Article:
Why does the uniq function only work for adjacent lines?

Question

We learn in this lesson that in producing the unique entries in a file, uniq will only compare lines which are adjacent and so it is best used along with sort. Why doesn’t uniq actually return unique entries or simply call sort on our behalf?

Answer

One possible response to this question has to do with the so called Unix Philosophy which, in brief, focuses on (1) designing small functions with one well-defined purpose and (2) chaining these functions together to accomplish more complex tasks. With this in mind, let’s think about uniq. An entry in a file is unique if it is not equal to any other entry. This statement is easy to make but invites many different potential solutions. One of which is to first sort the entries and then compare adjacent lines. Remembering that each function should do one thing, uniq shouldn’t sort your file since sort can do this. It should only do the check for adjacent pairs.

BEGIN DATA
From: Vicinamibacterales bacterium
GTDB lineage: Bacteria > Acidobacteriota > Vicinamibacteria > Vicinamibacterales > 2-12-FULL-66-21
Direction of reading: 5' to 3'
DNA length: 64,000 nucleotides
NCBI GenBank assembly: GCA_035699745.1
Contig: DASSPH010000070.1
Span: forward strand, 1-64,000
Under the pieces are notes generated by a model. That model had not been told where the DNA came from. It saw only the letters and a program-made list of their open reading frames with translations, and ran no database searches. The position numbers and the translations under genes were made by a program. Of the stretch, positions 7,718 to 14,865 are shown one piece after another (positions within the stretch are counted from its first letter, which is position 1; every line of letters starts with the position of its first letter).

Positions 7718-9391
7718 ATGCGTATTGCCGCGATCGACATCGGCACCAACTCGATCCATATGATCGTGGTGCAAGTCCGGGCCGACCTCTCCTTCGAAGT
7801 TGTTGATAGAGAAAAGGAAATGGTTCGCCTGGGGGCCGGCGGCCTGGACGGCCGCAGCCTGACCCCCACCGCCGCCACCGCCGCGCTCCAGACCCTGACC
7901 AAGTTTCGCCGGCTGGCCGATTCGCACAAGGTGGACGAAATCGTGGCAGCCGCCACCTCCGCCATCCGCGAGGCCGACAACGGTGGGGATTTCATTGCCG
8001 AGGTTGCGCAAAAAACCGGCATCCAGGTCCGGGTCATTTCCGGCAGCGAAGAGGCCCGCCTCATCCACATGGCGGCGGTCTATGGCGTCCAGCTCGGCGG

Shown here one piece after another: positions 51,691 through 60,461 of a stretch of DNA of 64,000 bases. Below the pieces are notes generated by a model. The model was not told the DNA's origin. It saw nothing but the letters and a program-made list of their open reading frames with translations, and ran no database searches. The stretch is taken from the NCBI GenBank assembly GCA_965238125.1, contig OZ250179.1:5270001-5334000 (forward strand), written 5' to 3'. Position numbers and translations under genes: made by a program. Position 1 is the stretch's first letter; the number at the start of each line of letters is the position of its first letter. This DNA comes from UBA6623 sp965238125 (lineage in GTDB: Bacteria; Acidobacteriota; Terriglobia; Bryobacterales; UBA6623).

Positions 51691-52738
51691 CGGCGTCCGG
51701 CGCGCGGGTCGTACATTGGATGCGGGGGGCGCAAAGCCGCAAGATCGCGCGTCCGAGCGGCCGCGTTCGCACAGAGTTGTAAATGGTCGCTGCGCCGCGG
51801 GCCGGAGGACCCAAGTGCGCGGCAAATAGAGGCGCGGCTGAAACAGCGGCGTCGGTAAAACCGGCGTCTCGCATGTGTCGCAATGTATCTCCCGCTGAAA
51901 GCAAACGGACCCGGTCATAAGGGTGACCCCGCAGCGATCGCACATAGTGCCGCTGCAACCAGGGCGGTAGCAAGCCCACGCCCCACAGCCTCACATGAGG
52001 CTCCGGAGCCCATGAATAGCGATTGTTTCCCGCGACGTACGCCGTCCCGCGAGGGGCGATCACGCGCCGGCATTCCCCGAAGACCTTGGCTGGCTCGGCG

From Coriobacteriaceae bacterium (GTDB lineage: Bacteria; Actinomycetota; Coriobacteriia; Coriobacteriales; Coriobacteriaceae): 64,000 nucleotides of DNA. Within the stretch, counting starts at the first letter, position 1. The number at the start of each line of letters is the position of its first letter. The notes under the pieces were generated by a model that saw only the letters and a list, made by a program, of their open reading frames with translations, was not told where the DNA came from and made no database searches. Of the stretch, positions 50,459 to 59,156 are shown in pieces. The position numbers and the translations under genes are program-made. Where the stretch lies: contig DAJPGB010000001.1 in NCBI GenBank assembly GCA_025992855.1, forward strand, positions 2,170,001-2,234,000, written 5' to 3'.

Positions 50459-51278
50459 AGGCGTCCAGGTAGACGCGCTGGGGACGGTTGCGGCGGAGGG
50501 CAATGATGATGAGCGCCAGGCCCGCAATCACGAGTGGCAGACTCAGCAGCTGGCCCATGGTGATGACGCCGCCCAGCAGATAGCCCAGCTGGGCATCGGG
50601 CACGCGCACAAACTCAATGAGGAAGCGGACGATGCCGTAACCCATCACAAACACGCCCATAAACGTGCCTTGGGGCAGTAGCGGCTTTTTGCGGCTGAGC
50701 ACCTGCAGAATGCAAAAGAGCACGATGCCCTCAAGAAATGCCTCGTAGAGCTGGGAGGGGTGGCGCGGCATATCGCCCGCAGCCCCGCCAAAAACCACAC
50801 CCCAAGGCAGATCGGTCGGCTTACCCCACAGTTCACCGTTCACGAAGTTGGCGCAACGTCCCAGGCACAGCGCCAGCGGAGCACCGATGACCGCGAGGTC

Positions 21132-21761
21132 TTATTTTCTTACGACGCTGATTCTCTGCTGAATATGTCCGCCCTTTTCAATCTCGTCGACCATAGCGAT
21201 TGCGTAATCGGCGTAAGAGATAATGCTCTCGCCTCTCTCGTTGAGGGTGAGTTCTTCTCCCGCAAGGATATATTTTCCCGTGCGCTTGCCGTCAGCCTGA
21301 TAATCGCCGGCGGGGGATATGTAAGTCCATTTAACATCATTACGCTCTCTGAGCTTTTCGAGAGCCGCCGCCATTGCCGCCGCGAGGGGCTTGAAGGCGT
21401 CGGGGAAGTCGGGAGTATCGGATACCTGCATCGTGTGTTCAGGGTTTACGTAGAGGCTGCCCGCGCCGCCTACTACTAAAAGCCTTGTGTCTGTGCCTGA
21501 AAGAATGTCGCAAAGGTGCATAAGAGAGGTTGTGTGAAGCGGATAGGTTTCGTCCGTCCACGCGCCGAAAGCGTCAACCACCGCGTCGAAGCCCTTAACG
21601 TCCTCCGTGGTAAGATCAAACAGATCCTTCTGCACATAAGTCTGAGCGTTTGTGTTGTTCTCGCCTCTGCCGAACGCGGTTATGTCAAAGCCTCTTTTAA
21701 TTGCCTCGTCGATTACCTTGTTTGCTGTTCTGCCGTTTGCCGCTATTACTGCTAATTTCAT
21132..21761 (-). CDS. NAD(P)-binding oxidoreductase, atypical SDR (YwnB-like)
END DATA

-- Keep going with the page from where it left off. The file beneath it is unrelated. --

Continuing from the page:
This decision is a subjective, of course, but similar decisions are made with many command line utilities and so it is helpful to keep this perspective in mind.

Furthermore, note that this decision is not necessarily bad. maybe you know that all duplicates are adjacent and you don’t want the overhead of sorting your file. Then uniq will still be appropriate for this case.

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The Unix philosophy is a big part of it. It’s also worth noting that ‘uniq’ might just be a bad name. You don’t necessarily only use it for producing unique lines.

For example, if I write a list of instructions like “Go home, go to the shops, go home”, then the instructions probably make sense. I don’t want to delete the final instruction. But if the instructions were “Go home, go home, go to the shops” then that’s different. I can’t go home twice in a row. In a list like this, I might want to delete adjacent duplicates (and only adjacent ones).

“Delete adjacent duplicate lines” is a decent utility to have. But that’s hard to boil down into a short name. It probably gets used with sort often enough, that “uniq” sounded like a better name.

That’s the point of small sharp tools: it gives you a broader range of options. If uniq automatically sorted the text first, then you wouldn’t have the option to use it on its own.

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